Dennis Duncan

Dennis Duncan is an associate professor at UCL and the author of Index, A History of the

Is writing now changing the world for the worse?

How do you feel about writing? Does that sound like a bizarre question? OK, what about this? Do you worry that you don’t read enough? About the encroachment of screen time into book time? About the decline of letter-writing or penmanship? In universities, where ChatGPT has made a nightmare of written assessments, lecturers have had

Are we losing the wisdom of the ages?

‘Now, what I want is Facts…You can only form the minds of reasoning animals upon Facts: nothing else will ever be of any service to them.’ When Dickens begins Hard Times with these words, spoken by the odious, square-faced Mr Gradgrind, we are left in no doubt that, for Dickens, an education should consist of

The whimsy – and casual cruelty – of the memoir index

It’s that time when publishers flood bookshops with celebrity memoirs. We all know a sleb autobiography is rarely the work of the celebrity, but the ghostwriter is not the only anonymous voice at work – an indexer can play a quietly subversive part too. One of my favourite index moments is in Shaun Ryder’s autobiography

Use it or lose it: has the public library had its day?

I write this in a garret a few doors down from the public library in Muswell Hill, north London. It is a nice irony that a century and a half ago, on the site where the free-to-join municipal library now stands, was a villa owned by one Charles Edward Mudie. In the mid-19th century, Mudie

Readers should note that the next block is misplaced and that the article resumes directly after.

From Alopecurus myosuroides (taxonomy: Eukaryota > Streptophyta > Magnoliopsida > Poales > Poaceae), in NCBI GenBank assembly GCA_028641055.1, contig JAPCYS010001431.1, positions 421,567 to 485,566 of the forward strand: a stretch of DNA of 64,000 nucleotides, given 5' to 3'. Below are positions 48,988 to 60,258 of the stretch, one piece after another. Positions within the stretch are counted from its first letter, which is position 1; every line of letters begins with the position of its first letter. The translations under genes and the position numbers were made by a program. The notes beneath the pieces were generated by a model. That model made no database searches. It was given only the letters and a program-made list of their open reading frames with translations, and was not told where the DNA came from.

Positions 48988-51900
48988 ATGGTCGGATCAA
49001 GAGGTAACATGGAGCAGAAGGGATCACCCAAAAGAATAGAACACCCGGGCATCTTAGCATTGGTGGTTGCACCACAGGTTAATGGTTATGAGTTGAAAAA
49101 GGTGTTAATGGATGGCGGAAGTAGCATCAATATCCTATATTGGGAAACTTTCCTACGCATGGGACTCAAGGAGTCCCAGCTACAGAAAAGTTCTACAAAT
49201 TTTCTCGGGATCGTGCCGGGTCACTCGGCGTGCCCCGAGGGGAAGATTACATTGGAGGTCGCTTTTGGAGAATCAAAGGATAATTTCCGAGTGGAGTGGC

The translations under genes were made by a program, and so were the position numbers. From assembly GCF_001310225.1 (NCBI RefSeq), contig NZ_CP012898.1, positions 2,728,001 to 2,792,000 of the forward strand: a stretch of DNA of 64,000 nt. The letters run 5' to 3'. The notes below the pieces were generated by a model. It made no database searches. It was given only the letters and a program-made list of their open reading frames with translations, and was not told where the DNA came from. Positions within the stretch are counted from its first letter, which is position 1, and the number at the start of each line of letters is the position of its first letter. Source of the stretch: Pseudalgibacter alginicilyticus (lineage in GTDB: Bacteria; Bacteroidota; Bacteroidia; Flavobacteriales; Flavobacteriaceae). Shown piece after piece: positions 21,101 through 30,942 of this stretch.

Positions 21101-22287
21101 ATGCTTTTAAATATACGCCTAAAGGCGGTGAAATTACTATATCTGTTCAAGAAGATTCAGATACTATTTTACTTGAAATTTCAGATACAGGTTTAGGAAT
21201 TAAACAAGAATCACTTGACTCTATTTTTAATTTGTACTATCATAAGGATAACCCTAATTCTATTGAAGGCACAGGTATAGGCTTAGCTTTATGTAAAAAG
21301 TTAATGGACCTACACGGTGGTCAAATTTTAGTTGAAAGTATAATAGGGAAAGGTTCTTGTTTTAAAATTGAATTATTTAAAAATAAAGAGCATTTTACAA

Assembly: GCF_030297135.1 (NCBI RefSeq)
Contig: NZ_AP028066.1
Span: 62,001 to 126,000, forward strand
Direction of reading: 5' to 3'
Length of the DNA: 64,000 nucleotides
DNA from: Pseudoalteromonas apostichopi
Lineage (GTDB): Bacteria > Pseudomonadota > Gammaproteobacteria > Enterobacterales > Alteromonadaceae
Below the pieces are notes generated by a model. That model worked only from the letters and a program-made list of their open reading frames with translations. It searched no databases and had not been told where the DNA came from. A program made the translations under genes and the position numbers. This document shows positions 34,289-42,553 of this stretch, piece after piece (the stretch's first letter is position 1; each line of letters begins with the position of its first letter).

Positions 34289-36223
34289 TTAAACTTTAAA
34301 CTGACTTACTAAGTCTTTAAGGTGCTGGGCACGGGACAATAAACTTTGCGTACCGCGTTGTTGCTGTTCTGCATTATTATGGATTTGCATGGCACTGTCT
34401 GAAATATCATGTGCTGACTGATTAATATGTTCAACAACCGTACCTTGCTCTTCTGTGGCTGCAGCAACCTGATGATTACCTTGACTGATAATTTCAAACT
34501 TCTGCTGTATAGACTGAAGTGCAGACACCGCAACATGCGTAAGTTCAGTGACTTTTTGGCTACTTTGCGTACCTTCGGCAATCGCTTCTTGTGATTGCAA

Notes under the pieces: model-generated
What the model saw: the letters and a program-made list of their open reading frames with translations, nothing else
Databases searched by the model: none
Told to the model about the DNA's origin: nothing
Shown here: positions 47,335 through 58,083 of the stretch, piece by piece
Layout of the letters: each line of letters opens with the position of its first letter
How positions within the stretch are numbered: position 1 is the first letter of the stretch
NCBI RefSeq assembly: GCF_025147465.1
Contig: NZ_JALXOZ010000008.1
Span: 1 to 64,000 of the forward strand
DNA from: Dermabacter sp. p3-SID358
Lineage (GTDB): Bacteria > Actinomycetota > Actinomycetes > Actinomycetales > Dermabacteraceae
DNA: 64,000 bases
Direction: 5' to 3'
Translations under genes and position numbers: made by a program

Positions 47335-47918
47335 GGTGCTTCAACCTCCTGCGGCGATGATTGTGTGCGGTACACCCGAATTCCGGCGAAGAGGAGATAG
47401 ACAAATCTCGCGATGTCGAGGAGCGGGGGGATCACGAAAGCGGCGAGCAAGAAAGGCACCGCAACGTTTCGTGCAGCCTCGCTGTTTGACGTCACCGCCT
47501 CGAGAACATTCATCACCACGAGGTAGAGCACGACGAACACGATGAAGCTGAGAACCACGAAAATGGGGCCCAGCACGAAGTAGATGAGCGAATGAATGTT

Written in blood or bound in human skin: the world’s weirdest books

In 1791, Isaac D’Israeli — father of prime minister Benjamin — published his most famous work, the Curiosities of Literature, a collection of freewheeling mini-essays on whatever literary topics happened to tickle their author’s fancy: ‘Titles of Books’, ‘Noblemen Turned Critics’, ‘On the Custom of Saluting after Sneezing’, ‘Cicero’s Puns’. One of its joys is

Binding love

In the spring of 1998, Rolling Stones fans in Germany were disappointed to hear that the band had been forced to cancel a string of gigs. Keith Richards, the ne plus ultra of rock’s wild men, had damaged a rib in a tumble from a ladder while trying to retrieve a book from one of

Method in the madness

Have you heard of the Oulipo? The long-running Parisian workshop for experimental writing? Even if you haven’t, you might have heard of some of its members: Georges Perec, Italo Calvino, Marcel Duchamp. The group’s stock-in-trade (so-called ‘constrained writing’) is best illustrated by their most notorious production: Perec’s 1969 novel La Disparition which manages to avoid

Reading the reeds

In 2016, after some unseemly back-and-forth between the Commons and Lords, it was decided that Acts of Parliament should no longer be printed on calfskin. Instead, new acts are now recorded on paper, though, in a classic parliamentary compromise, they will still be bound between vellum covers. Since the first paper mills appeared in Britain

The forerunner of Google

On 9 May 1502, a young Spaniard joined the fleet setting sail for the newly discovered Americas. The boy, Hernando, was 13 and his father was Christopher Columbus, ‘Admiral of the Ocean Sea’. Although Columbus père had already crossed the Atlantic three times, this would nevertheless be a journey of almost unimaginable privation. Hernando would